‘Cavort’ as a noun

A week ago today Tabitha’s single ram lamb, #1436, arrived at the farm. It has been quiet since. Save a bit of cold and wet weather, the busiest part of lambing lasted just five days and went smoothly. The lambs are growing well and the flock has assumed the annual cadence of spring. The ewes become increasingly unsettled as lambing approaches, but now that their time has passed they spend the warm afternoons grazing the awakening fields. The little ones are more and more independent and band together to explore the far reaches of their pastures. The ewes are aware that the lambs are away but do not worry and know that the Anatolians are with them and ever watchful. One of our annual joys of spring has always been the sight of what we call a cavort of lambs. Joanna asked that I try to photograph one this year, and doing so has been no easy task. I’ve tried on a couple of occasions and came closest just the other day. So, inasmuch as a picture is worth a thousand words, I’ll let you define cavort, in this very particular context, for yourself.

27 thoughts on “‘Cavort’ as a noun

  1. I wish you could photograph a cavort of goat kids. I love it when they get super excited and run neck-first, with their heads flailing around … lambs are a bit more dignified, I think … but not much!

  2. These are beautiful, but especially the cavort … and the one with the straw in his mouth is definitely the ring leader. I have to say that I think they look eternally happy, and innocent and so that makes me smile πŸ™‚

  3. You got it! You captured the essence of it, their movement is here is like the performers in the ice capades, moving in a swooping arc. I wonder if such play is practice for the same skills that guide their adult flocking habits?

  4. Something about lambs’ faces suggests they are in an eternally good mood. I can’t look at any of the pictures without smiling! Especially good on a day (week actually) dominated by weather you would term as “grismal.” First time I’ve encountered the term “cavort” used in that manner – how appropriate.

    • Yes … perhaps I took liberties using the noun as a verb … call it ‘blogger’s license.’ I’m not sure I see the smiling face that you do … would it be insensitive of me to say that I don’t see much at all in the eyes and expression of any of our sheep? You’ve heard the saying, “What do you see when you look into the eyes of a sheep?” And, of course, the answer … “The back of its skull.” Yeah … sheep aren’t ever going to win any prizes for their intellect. But they do produce nice, warm, wool … I’ll give ’em that. D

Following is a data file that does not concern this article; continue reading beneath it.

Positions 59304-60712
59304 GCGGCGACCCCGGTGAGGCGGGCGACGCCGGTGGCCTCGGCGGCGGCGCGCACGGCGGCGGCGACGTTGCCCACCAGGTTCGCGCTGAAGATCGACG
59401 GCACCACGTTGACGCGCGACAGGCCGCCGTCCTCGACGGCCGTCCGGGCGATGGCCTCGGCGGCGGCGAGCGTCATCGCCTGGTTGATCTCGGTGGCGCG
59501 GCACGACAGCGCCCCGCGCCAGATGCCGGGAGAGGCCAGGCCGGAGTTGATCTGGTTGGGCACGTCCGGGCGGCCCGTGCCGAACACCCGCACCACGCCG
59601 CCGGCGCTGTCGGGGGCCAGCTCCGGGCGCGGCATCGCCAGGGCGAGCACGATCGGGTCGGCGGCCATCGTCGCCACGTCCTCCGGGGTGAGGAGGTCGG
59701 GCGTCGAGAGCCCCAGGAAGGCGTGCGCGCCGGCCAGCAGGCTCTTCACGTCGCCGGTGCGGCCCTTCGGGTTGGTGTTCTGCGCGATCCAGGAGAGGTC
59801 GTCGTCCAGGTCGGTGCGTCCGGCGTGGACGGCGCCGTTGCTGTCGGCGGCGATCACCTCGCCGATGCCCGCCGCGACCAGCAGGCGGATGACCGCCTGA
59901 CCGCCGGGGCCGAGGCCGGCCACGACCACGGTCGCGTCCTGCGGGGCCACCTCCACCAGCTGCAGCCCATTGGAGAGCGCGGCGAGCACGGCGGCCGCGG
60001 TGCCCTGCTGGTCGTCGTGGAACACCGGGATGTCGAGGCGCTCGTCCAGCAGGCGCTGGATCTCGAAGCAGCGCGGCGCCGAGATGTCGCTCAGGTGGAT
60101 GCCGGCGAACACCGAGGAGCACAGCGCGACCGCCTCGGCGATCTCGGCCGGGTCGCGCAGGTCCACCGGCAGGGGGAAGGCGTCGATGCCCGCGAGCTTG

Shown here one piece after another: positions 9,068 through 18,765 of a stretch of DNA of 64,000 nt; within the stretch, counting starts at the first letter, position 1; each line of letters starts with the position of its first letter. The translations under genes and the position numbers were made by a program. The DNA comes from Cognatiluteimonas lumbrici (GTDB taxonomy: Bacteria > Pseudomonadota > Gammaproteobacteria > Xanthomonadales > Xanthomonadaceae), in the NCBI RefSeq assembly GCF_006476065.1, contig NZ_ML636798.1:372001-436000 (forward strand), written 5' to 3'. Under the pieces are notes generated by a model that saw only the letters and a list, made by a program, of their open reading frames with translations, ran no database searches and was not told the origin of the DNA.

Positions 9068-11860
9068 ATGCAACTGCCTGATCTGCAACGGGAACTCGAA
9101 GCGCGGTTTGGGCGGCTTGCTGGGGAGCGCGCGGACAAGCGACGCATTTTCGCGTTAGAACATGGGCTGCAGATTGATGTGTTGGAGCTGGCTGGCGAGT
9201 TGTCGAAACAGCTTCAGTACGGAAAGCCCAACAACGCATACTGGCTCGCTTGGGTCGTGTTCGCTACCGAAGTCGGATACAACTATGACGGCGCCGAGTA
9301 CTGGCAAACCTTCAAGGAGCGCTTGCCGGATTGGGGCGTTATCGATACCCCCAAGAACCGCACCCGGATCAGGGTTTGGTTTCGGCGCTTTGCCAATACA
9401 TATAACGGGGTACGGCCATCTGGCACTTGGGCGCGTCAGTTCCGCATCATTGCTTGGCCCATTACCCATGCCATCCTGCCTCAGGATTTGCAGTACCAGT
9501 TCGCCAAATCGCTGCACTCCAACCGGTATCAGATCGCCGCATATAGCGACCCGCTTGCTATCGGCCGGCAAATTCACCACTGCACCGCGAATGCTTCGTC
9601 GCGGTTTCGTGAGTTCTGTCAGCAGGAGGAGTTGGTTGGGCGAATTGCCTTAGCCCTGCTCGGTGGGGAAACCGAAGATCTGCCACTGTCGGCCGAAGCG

• I agree with you Maurice, their little lamb smiles get me every time! They have what my mom would call a ‘smirky face.’ Goat kids seem to have it, too.

      D – As always, thank you for posting such great photos and words. This semester has been hectic, but after this week I plan to get caught up on the blog. Happy Monday!

      • Hi Renee … no worries about being out-of-touch. I certainly understand how work may often get in the way of stuff we’d rather be doing. I hope your year as gone well and that you are feeling settled and centered. This is our last week and I’ll be glad to have everything graded and submitted next week. They it’s a summer of some travel, mostly northward. If you are ever in this part of the world please do consider touching base. D

  5. Just beautiful photographs. It’s a wonderful noun – I love the names given to groups of animals, a ‘raft’ of ducks, gaggle of geese, and etc.. I think of it all of the time when i’m out and about. My 3 little lambs, thus far, have been gamboling, cavorting, trampolining all over the place. More to come, though. We’re at the beginning of the lambing. Weather is not so nice. Waiting on improved, dryer, warmer days and evenings. But it’s been such a slow, cold spring…do hope it is sooner than later that there’ll be more sun, and fewer clouds.
    Thank you for sharing – beautiful!

  6. Ah, I love that first baby! I think you captured the cavort perfectly. What a joy it must be to watch these wonderful little animals! πŸ™‚ They make me smile.

Respond to this post if you'd like.

Fill in your details below or click an icon to log in:

WordPress.com Logo

You are commenting using your WordPress.com account. Log Out / Change )

Twitter picture

You are commenting using your Twitter account. Log Out / Change )

Facebook photo

You are commenting using your Facebook account. Log Out / Change )

Google+ photo

You are commenting using your Google+ account. Log Out / Change )

Connecting to %s

%d bloggers like this: